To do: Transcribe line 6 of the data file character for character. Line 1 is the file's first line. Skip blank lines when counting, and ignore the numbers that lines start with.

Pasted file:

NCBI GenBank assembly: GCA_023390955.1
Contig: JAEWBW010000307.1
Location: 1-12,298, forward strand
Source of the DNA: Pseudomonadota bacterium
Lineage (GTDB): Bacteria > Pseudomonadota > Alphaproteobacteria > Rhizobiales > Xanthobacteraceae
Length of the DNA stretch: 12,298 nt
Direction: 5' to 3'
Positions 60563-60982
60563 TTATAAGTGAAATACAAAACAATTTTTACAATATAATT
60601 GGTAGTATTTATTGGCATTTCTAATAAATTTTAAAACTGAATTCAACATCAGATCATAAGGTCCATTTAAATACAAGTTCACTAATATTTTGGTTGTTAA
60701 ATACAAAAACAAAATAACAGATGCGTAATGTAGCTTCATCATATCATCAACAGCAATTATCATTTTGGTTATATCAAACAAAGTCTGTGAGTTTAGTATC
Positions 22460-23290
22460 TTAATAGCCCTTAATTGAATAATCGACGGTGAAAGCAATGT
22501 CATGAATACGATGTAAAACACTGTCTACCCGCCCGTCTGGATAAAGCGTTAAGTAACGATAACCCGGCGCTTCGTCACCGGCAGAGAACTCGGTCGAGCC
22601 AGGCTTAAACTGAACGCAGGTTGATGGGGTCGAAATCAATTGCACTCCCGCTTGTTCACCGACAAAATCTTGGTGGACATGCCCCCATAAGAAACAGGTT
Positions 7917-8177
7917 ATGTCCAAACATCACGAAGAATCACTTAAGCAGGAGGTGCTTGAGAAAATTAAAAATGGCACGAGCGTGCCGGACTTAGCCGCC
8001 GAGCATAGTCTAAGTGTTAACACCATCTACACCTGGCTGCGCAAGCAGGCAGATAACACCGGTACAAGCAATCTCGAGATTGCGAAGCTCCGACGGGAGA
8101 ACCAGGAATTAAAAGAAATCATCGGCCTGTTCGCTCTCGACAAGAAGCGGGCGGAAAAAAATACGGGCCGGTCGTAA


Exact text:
Length of the DNA stretch: 12,298 nt